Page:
There’s not a whiff of the tortured artist about Lisa Reihana.
It may be there, under the surface, wreaking havoc on her subconscious, but on a late autumn Auckland day, she presents as sunny and settled and as sorted as can be.
Perhaps it’s lockdown; the quarantine period has been therapeutic for Reihana. “This is my first opportunity to be lazy, so COVID-19 has been nice,” says the renowned multidisciplinary artist. “I’ve been so busy over the past eight years - we did 21 exhibitions last year and I haven’t had a Christmas break for about four years - that I’ve been enjoying not doing too much at all.”
By the time the 55-year-old went into self-isolation in March, she’d clocked up plenty of work hours and air miles. Incredibly, Reihana opened six shows around the globe in the summer of 2020.
Ihi — “a major video work” for the Aotea Centre foyer — was unveiled in Auckland in February. Reihana and her partner and co-creator James Pinker travelled to Germany and Holland for openings of her career-defining In Pursuit of Venus (Infected). She popped into Paris for a collaboration with shoemaker Christian Louboutin, and jetted across the ditch for the Biennale of Sydney, where Nomads of the Sea, another video installation, opened on Cockatoo Island in mid-March.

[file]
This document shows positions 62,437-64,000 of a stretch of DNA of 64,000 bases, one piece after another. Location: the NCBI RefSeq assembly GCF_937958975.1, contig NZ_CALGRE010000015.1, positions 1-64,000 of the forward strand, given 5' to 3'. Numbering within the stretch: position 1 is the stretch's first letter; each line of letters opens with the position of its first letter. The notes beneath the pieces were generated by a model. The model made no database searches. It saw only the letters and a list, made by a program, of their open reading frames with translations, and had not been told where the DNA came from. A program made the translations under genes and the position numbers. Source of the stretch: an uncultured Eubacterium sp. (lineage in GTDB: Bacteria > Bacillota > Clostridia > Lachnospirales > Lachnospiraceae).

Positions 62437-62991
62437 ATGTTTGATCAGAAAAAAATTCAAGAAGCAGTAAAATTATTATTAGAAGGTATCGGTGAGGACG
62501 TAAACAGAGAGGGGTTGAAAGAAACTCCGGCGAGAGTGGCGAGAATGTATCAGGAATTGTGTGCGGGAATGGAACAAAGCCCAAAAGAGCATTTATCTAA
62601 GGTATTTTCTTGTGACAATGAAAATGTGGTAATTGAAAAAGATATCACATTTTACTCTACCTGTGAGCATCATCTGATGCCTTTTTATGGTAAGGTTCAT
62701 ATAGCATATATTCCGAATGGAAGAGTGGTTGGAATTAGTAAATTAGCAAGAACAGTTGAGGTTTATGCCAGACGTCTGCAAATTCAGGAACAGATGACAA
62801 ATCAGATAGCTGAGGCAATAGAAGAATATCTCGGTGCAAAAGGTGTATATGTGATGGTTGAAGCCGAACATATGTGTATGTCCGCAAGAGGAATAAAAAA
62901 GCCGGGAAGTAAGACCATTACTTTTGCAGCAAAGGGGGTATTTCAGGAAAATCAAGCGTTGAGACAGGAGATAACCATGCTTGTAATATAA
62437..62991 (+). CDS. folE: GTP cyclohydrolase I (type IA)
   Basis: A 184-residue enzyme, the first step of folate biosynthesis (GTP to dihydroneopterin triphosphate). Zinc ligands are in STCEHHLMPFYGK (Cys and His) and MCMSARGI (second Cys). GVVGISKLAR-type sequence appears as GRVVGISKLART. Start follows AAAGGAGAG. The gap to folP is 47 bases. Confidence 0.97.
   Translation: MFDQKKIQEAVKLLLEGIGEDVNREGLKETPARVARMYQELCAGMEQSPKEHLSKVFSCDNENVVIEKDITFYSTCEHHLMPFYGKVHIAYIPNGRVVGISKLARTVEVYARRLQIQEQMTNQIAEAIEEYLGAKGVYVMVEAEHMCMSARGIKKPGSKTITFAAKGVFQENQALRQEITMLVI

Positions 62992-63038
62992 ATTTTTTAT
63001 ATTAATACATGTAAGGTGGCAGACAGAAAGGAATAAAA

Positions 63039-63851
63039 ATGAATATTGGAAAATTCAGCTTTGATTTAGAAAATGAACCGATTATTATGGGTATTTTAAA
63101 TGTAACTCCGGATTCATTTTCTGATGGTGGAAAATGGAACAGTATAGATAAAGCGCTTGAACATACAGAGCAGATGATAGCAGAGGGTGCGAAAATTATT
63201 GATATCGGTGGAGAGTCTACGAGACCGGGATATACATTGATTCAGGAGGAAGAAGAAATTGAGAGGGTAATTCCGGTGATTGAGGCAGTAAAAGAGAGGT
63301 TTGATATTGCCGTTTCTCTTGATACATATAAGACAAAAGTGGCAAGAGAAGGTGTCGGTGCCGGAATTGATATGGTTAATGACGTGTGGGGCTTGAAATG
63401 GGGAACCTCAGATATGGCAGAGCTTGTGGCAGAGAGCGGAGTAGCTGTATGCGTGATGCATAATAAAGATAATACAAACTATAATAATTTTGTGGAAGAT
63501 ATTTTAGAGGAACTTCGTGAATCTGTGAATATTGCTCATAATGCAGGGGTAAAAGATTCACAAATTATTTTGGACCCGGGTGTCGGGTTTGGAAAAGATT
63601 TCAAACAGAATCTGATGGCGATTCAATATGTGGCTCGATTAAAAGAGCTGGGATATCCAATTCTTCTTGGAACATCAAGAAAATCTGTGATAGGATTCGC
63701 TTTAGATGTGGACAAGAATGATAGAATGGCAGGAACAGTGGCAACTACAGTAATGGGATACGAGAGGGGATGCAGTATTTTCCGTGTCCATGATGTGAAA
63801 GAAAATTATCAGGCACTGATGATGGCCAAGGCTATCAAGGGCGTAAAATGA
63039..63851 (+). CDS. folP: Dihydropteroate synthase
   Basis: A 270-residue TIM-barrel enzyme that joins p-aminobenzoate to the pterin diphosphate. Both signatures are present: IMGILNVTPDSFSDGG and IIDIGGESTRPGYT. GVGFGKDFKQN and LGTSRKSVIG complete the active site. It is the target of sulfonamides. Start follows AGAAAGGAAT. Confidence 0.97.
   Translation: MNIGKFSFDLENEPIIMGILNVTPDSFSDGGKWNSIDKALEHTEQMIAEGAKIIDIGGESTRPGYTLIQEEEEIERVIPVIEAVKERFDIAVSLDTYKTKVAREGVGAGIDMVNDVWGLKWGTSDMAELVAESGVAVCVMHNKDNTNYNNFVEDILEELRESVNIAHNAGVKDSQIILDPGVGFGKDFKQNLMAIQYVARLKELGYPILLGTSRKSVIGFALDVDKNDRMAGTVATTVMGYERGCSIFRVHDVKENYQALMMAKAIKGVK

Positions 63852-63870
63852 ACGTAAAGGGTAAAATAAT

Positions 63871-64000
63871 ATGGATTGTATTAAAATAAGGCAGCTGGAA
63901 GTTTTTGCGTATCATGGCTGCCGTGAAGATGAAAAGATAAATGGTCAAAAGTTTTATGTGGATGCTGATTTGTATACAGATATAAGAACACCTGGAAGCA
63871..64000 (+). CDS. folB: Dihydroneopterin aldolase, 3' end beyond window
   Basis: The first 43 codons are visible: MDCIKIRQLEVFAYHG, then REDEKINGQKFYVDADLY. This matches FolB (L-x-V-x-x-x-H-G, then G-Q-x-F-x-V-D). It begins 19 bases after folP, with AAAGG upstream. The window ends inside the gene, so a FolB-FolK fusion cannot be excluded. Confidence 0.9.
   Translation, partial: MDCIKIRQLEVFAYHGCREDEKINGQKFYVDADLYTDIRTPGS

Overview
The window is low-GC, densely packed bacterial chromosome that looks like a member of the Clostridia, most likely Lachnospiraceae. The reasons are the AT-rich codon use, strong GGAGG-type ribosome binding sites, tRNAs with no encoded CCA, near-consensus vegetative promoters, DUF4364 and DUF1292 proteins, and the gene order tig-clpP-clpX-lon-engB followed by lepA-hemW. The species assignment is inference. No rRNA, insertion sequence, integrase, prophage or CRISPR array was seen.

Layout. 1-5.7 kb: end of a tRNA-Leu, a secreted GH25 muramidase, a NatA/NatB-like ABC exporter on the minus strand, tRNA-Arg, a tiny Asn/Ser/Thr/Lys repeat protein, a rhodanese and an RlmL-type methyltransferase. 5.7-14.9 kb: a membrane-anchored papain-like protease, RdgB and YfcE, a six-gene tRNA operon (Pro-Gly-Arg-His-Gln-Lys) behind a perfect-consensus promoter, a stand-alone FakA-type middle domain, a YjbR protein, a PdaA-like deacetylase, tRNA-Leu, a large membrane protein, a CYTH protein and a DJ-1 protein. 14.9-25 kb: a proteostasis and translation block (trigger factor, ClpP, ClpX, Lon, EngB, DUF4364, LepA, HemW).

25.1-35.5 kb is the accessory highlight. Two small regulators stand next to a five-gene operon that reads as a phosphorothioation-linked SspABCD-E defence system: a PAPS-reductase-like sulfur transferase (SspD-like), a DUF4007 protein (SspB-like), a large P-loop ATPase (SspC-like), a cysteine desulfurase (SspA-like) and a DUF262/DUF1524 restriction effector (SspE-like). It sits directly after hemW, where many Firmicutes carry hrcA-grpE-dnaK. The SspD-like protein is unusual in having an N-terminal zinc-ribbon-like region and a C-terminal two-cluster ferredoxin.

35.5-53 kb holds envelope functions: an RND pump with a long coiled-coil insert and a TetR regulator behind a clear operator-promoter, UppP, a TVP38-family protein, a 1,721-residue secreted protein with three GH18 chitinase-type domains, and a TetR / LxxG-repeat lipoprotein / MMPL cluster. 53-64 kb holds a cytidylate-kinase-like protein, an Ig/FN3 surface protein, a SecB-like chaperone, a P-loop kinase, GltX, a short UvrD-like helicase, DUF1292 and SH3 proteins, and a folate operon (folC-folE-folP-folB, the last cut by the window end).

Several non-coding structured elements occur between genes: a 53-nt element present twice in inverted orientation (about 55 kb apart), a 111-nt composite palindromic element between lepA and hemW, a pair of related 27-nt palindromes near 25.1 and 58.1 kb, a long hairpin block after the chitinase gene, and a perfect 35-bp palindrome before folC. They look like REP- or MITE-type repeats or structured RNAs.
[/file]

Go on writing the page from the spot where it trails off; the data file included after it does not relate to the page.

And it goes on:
COVID-19 put paid to all that: her exhibitions are now closed. But Lockdown Lisa has other things to get on with. “Not doing too much at all” means learning te reo Māori via Zoom with her whānau, and reading the books by science fiction writer William Gibson that she recently found in a Sydney bookshop. She’s also watching lots of films. “I’m always looking at storytelling; new visual tricks,” she says with a 1000-watt smile. “And looking at photographs too; I love that. The digital techniques online are really interesting.”